Faber: For Sure There Will Be QE3 But Not Right Away

Here is a good 17-minute Bloomberg video with Marc Faber. He talks a lot about Mexico and he is bullish on that economy. As for the US, his view, like mine, is that printing money does give a temporary boost to economic activity. However, in the long run, it doesn’t lead to sustained economic growth because it creates a misallocation of resources by obscuring price mechanisms for those allocating capital. This is what’s happening now in commodities, junk bonds, pre-IPO social media companies and emerging markets. People are drawn to these segments because of a perceived Bernanke put.

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As for QE3, Faber expects the Fed to continue down this path if and when the economy and asset prices correct downward. I agree. I see the Fed finishing QE2 and pausing to re-evaluate the state of the economy. If the economy or stocks have a relapse, the Fed will start up another program of quantitative easing. See my recent post on Thomas Hoenig for more in this vein.

Much more in the video below.

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6 Comments
  1. DavidLazarusUK says

    I have to agree with him on where US interest rates should be. I have felt that interest rates should have been much higher to shake out the last mal-investments from the last bubbles, yet we are maintaining them and many will learn the wrong lessons.

    The US stock-markets are massively overvalued. The current PE are of a level that would normally be expected from a high growth company. Yet the Dow 30 has gone nowhere for the a decade.

  2. Anonymous says

    I have to agree with him on where US interest rates should be. I have felt that interest rates should have been much higher to shake out the last mal-investments from the last bubbles, yet we are maintaining them and many will learn the wrong lessons.

    The US stock-markets are massively overvalued. The current PE are of a level that would normally be expected from a high growth company. Yet the Dow 30 has gone nowhere for the last decade.

  3. ralph says

    Ed: With a view to educating the sheeple, can I suggest you don’t use the phrase “money printing” in reference to QE? QE consists of swapping cash for Treasuries, and it is debatable as to how much difference there is between the two. Both appear on the liability side of the Fed’s balance sheet. Certainly Treasuries near maturity are essentially the same as cash.

    I think the phrase “money printing” should be reserved for where a government / central bank machine goes for spending which is not covered by tax OR borrowing. Modern Monetary Theory advocates that governments should do the latter in a recession. And from time to time (i.e. during an inflationary boom), do the opposite, i.e. raise taxes, rein in money and “unprint it” or extinguish it.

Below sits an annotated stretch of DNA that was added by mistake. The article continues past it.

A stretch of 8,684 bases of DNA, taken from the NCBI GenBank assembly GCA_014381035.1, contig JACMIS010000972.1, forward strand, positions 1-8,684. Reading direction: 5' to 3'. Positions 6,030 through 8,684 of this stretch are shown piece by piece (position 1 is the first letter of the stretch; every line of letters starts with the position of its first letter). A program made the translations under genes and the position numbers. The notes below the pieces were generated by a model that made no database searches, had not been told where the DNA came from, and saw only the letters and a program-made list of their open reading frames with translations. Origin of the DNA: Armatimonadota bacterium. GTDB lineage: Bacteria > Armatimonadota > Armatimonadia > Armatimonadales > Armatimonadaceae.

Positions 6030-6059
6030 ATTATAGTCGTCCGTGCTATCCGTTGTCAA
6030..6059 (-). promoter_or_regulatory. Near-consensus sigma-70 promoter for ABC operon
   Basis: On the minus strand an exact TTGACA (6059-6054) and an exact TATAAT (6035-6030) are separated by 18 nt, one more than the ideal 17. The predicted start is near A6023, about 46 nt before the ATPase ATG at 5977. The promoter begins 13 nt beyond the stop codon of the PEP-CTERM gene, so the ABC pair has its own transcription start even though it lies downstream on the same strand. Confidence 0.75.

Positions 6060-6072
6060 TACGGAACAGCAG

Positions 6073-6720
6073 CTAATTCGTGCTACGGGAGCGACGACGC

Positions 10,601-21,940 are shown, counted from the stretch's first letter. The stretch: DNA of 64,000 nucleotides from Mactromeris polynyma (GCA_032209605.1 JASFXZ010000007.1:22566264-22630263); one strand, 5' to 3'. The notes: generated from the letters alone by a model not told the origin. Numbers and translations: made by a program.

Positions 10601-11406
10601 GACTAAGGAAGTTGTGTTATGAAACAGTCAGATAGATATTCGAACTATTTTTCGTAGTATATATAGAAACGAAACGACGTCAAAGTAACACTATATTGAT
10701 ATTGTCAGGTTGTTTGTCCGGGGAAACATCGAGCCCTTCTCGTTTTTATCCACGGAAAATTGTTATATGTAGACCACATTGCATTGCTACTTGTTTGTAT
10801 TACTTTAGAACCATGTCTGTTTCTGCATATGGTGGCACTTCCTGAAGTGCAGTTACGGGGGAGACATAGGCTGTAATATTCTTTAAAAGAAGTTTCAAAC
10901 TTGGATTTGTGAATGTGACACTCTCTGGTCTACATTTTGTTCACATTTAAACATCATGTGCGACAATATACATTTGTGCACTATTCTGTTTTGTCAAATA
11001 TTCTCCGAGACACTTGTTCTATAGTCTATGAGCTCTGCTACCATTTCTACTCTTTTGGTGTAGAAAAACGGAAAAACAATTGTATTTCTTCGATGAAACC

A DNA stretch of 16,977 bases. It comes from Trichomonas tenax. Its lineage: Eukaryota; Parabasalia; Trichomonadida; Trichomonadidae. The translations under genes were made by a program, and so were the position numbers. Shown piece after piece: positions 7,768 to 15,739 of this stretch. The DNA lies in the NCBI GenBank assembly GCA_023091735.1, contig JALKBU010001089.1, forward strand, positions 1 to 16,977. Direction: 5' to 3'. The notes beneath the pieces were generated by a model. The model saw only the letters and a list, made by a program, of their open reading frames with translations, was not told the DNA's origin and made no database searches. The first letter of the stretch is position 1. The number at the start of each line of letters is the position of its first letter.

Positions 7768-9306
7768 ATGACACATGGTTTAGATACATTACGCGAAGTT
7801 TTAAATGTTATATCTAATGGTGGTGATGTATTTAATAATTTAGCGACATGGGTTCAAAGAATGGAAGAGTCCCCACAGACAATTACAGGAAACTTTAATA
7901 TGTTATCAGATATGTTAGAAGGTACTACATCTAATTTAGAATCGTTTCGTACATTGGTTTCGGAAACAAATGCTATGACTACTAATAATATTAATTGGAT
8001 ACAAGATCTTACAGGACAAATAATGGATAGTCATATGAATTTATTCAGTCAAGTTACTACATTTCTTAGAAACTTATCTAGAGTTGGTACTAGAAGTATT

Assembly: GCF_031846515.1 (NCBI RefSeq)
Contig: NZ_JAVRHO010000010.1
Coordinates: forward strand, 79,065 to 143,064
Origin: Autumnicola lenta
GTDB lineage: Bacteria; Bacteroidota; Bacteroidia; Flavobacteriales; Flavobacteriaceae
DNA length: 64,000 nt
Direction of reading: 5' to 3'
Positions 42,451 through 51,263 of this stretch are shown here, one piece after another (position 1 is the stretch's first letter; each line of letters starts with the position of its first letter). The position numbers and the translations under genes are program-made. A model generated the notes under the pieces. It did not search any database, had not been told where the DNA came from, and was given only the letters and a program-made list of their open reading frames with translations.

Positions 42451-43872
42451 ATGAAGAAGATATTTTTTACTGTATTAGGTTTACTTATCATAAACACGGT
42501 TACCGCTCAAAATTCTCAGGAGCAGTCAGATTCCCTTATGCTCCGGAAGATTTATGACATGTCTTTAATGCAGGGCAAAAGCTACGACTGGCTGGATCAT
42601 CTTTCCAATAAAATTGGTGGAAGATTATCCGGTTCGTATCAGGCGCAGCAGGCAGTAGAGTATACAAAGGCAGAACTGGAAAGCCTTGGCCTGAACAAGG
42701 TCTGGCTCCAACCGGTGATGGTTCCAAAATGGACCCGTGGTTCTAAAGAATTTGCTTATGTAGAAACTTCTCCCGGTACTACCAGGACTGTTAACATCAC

1. DavidLazarusUK says

      The raising of taxes during a boom is what was proposed by Keynes to counter the effects of stimulus spending. Only problem it relies on governments actually raising taxes. That never happens. No governement wants to slow the boom and recover the stimulus. They want the glory of a booming economy. I do agree that it is needed but politicians never want to increase taxes unless absolutely necessary.

  4. ralph says

    Ed: With a view to educating the sheeple, can I suggest you don’t use the phrase “money printing” in reference to QE? QE consists of swapping cash for Treasuries, and it is debatable as to how much difference there is between the two. Both appear on the liability side of the Fed’s balance sheet. Certainly Treasuries near maturity are essentially the same as cash.

    I think the phrase “money printing” should be reserved for where a government / central bank machine goes for spending which is not covered by tax OR borrowing. Modern Monetary Theory advocates that governments should do the latter in a recession. And from time to time (i.e. during an inflationary boom), do the opposite, i.e. raise taxes, rein in money and “unprint it” or extinguish it.

    1. Anonymous says

      The raising of taxes during a boom is what was proposed by Keynes to counter the effects of stimulus spending. Only problem it relies on governments actually raising taxes. That never happens. No governement wants to slow the boom and recover the stimulus. They want the glory of a booming economy. I do agree that it is needed but politicians never want to increase taxes unless absolutely necessary.

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